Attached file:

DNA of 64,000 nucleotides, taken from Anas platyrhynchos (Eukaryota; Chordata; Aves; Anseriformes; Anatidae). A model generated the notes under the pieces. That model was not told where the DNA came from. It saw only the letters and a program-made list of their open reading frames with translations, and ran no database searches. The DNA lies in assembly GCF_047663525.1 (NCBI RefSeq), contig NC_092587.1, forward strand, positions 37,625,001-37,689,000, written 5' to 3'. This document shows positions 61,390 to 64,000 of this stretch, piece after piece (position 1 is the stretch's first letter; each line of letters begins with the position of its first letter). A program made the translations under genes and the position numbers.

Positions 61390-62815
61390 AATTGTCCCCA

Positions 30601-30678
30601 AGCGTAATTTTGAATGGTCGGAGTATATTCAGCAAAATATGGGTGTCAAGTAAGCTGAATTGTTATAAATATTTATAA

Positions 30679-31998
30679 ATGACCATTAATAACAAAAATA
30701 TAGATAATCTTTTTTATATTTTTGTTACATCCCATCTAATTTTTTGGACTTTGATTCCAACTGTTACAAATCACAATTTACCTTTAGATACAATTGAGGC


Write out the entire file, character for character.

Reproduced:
DNA of 64,000 nucleotides, taken from Anas platyrhynchos (Eukaryota; Chordata; Aves; Anseriformes; Anatidae). A model generated the notes under the pieces. That model was not told where the DNA came from. It saw only the letters and a program-made list of their open reading frames with translations, and ran no database searches. The DNA lies in assembly GCF_047663525.1 (NCBI RefSeq), contig NC_092587.1, forward strand, positions 37,625,001-37,689,000, written 5' to 3'. This document shows positions 61,390 to 64,000 of this stretch, piece after piece (position 1 is the stretch's first letter; each line of letters begins with the position of its first letter). A program made the translations under genes and the position numbers.

Positions 61390-62815
61390 AATTGTCCCCA

Positions 30601-30678
30601 AGCGTAATTTTGAATGGTCGGAGTATATTCAGCAAAATATGGGTGTCAAGTAAGCTGAATTGTTATAAATATTTATAA

Positions 30679-31998
30679 ATGACCATTAATAACAAAAATA
30701 TAGATAATCTTTTTTATATTTTTGTTACATCCCATCTAATTTTTTGGACTTTGATTCCAACTGTTACAAATCACAATTTACCTTTAGATACAATTGAGGC